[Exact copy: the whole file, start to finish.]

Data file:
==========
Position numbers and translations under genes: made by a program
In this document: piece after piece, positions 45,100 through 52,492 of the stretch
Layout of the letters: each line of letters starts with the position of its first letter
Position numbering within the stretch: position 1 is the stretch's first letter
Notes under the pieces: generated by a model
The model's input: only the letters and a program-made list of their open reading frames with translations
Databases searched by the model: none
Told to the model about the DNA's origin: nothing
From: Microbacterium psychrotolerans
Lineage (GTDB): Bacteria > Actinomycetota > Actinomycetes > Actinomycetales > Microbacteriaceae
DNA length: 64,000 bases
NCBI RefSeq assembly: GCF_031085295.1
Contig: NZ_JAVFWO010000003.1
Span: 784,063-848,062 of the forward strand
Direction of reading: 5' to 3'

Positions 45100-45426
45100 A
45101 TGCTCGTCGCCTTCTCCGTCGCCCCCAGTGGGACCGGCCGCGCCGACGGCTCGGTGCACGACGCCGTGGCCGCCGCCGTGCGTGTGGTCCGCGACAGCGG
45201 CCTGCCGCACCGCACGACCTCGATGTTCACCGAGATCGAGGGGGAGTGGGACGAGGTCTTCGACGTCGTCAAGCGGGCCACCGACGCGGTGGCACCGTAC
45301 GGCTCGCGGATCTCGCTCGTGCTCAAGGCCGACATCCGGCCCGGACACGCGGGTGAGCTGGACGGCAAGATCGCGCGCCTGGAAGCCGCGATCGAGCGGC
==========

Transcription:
Position numbers and translations under genes: made by a program
In this document: piece after piece, positions 45,100 through 52,492 of the stretch
Layout of the letters: each line of letters starts with the position of its first letter
Position numbering within the stretch: position 1 is the stretch's first letter
Notes under the pieces: generated by a model
The model's input: only the letters and a program-made list of their open reading frames with translations
Databases searched by the model: none
Told to the model about the DNA's origin: nothing
From: Microbacterium psychrotolerans
Lineage (GTDB): Bacteria > Actinomycetota > Actinomycetes > Actinomycetales > Microbacteriaceae
DNA length: 64,000 bases
NCBI RefSeq assembly: GCF_031085295.1
Contig: NZ_JAVFWO010000003.1
Span: 784,063-848,062 of the forward strand
Direction of reading: 5' to 3'

Positions 45100-45426
45100 A
45101 TGCTCGTCGCCTTCTCCGTCGCCCCCAGTGGGACCGGCCGCGCCGACGGCTCGGTGCACGACGCCGTGGCCGCCGCCGTGCGTGTGGTCCGCGACAGCGG
45201 CCTGCCGCACCGCACGACCTCGATGTTCACCGAGATCGAGGGGGAGTGGGACGAGGTCTTCGACGTCGTCAAGCGGGCCACCGACGCGGTGGCACCGTAC
45301 GGCTCGCGGATCTCGCTCGTGCTCAAGGCCGACATCCGGCCCGGACACGCGGGTGAGCTGGACGGCAAGATCGCGCGCCTGGAAGCCGCGATCGAGCGGC